A Russian court has granted bail to Greenpeace activists including New Zealander David Haussmann.
Mr Haussmann and nine colleagues have now been granted bail but a second New Zealander, Jonathan Beauchamp, has yet to have his case heard.
Russia jailed 30 crew members of Greenpeace's Arctic Sunrise ship in September after activists scaled an oil rig in the Barents Sea owned by energy giant Gazprom in protest against Arctic oil drilling.
Those released by courts in Saint Petersburg still face trial on charges that risk several years in jail.
The campaigners, from 18 countries, were first charged with piracy which carries a maximum sentence of 15 years.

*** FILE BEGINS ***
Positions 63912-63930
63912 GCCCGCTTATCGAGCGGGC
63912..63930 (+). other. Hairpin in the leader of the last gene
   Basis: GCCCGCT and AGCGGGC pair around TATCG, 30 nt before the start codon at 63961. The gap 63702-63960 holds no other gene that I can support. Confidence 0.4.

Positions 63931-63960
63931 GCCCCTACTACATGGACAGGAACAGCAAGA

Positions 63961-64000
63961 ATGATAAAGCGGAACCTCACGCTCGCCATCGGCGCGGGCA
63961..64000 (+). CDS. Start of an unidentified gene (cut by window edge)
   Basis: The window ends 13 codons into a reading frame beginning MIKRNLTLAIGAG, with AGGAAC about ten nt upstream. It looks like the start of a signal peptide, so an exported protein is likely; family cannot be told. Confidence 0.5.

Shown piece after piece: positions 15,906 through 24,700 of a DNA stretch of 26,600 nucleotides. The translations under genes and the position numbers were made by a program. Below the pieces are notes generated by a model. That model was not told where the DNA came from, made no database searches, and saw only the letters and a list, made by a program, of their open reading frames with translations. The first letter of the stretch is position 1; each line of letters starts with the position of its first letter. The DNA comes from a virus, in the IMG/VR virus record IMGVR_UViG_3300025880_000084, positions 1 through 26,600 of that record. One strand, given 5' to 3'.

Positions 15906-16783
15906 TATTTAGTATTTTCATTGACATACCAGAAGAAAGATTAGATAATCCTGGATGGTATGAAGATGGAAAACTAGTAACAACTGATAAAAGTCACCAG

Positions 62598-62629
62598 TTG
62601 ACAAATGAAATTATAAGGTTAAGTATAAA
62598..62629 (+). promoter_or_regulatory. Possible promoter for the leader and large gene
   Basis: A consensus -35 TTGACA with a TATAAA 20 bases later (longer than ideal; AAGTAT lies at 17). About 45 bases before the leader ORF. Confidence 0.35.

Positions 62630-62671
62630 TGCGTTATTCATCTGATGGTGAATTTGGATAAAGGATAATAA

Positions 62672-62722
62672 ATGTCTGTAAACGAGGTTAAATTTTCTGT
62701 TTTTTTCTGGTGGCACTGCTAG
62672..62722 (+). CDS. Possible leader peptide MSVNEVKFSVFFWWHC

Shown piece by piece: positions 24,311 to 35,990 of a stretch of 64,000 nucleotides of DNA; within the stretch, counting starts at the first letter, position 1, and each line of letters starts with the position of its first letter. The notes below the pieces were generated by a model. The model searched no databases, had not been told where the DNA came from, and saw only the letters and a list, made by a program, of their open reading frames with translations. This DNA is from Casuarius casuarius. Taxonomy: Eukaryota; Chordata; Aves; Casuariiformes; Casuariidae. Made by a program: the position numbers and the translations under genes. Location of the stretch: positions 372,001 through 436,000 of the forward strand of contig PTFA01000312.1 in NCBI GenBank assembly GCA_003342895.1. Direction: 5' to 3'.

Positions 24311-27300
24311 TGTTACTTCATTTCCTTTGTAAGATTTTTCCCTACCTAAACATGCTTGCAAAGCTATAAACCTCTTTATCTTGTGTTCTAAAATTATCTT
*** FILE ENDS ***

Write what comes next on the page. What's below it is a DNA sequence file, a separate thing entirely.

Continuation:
The charges were later changed to hooliganism, which carries a punishment of up to seven years, although Greenpeace claims the piracy accusations have never formally been dropped, AFP reports.
David Haussmann and others will be freed pending a bail payment of 2 million roubles ($NZ73,500).
Speaking from the defendant's cage in court, Mr Haussmann said he would fly home to New Zealand to be with his three-year-old son and pregnant partner Sarah.
However Greenpeace lawyer Anton Beneslavsky says it is unlikely the activists will be allowed to leave the country soon.
His brother, Tony Haussmann, told Radio New Zealand's Morning Report there is relief at the bail decision but no indication when David Haussmann might return home.
"You've got to remember we're still stuck in the woods really, because they're still facing quite hideous charges and it's going to be a long road yet."